Becca Balint: Smoke-filled rooms of long ago

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In the weeks leading up to the legislative session, I whipped through Archer Mayor's novel "Three Can Keep a Secret", a mystery about power and politics. As the mystery unfolds, we learn more about life in Vermont's state capital several decades ago. It was the realm of men; women were not political players in the way they are now in Montpelier. Indeed, Mayor's depiction of the way women were sometimes mistreated, and often dismissed and ignored, was hard to read as I faced another session under the Golden Dome. I worried I wouldn't be able to shake that "creeped out" feeling.

But as soon as the session was in full swing, I quickly forgot Mayor's carefully crafted images in that deluge of activity that old timers refer to as "sucking on a fire hose." Then I found myself in a remarkable conversation with a longtime senator and the Secretary of the Senate.

After committee one day, they regaled me with fascinating stories about life in the legislature years ago. "Oh my gosh! You wouldn't believe the cigar and cigarette smoke in these committee rooms!" one recalled. "If you were in the room listening in, it was like you'd smoked a pack of cigarettes yourself by the end of committee," he continued. The other responded, "Yeah, I know. Do you remember So and So? He was a committee chair and whenever anyone came into the room and complained about the smoke, he'd yell, 'Well, then don't come in!'" They looked sheepish at me and said, "It was a different world then."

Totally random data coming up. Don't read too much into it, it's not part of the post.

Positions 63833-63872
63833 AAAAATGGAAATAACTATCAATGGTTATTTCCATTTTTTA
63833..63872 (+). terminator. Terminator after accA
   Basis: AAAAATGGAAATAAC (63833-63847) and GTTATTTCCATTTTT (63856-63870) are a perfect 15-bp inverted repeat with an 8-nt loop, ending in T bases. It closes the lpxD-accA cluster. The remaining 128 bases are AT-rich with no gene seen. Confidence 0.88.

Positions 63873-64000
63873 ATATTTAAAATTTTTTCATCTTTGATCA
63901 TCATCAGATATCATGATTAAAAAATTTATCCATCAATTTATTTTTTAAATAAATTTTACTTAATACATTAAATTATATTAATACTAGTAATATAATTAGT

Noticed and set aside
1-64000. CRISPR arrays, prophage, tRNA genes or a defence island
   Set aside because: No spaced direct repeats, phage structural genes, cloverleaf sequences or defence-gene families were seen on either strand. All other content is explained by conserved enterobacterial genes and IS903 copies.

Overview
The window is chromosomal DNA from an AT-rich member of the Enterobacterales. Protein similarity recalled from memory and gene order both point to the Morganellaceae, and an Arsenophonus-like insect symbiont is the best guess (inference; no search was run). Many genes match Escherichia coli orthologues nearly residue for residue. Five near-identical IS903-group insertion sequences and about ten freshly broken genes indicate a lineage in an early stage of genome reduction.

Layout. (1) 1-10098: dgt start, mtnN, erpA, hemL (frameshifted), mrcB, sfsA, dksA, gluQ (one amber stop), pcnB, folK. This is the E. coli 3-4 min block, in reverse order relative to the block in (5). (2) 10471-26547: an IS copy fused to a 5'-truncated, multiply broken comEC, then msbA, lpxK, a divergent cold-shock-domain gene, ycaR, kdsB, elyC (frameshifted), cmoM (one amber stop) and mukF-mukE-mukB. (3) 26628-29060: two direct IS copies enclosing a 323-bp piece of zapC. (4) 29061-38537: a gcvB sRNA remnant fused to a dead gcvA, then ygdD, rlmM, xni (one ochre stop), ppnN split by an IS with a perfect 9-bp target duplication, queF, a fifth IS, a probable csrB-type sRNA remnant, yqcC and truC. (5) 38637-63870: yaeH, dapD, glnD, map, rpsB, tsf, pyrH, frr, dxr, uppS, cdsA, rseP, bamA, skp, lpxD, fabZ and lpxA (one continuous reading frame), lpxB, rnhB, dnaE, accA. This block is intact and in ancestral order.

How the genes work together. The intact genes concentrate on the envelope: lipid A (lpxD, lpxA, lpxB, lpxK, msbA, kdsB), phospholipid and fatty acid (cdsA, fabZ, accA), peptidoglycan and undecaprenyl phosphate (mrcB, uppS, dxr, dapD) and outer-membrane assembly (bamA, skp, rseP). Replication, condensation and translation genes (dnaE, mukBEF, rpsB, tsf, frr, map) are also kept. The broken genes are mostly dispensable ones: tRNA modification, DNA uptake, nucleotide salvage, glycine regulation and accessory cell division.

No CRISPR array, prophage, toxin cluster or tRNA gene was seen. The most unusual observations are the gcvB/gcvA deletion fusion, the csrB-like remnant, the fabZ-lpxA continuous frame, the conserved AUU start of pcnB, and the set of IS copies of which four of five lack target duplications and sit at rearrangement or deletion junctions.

There is no smoking in the Capitol building now, of course. And you're just as likely to see a woman chairing a committee as a man. Three of the four most powerful money committees in the legislature are currently chaired by women, and there are more women Democrats in the House of Representatives than male Democrats.

Women still make up less than a 1/3 of the Senate, however, and the body has never had a female Pro Tem. In many ways the House has made greater strides in truly representing the demographic makeup of Vermont. But the conversations that happen in the Senate committee rooms and on the Senate floor are certainly indicative of changing times.

When we voted to ban forced conversion therapy for gay and lesbian youth, I was surprised but inspired that it passed the Senate unanimously. And when a Senator in a committee room inadvertently referred to GLBTQ Vermonters as the "BLTs," other Senators knew just how ridiculous this was, and it was clear I had many allies.

Just this week we passed the "Ban the Box" bill out of committee with little controversy. This bill is aimed at giving those folks with a criminal record, estimated to be 1/4 of all Americans, a shot at employment by removing the check box for criminal record on an initial job application. The bill does not limit an employer's ability to ascertain criminal history information later in the interview process. It merely gives folks a chance to get a foot in the door. We face an imminent workforce shortage here in Vermont, and we'd like to see all qualified, able Vermonters get a chance to find gainful employment.

It's not your grandfather's legislature, to be sure. Yet the Senate Secretary still runs the chamber with strict rules of decorum. You can't smoke in the senate, but neither can you drink from your water bottle. This stiff etiquette and protocol binds us all to the Senate's rich history. It creates space for difficult topics to be hashed out respectfully. For this I am truly grateful.

Becca Balint writes from Brattleboro on history, politics and culture. She currently serves as a state senator from Windham County.


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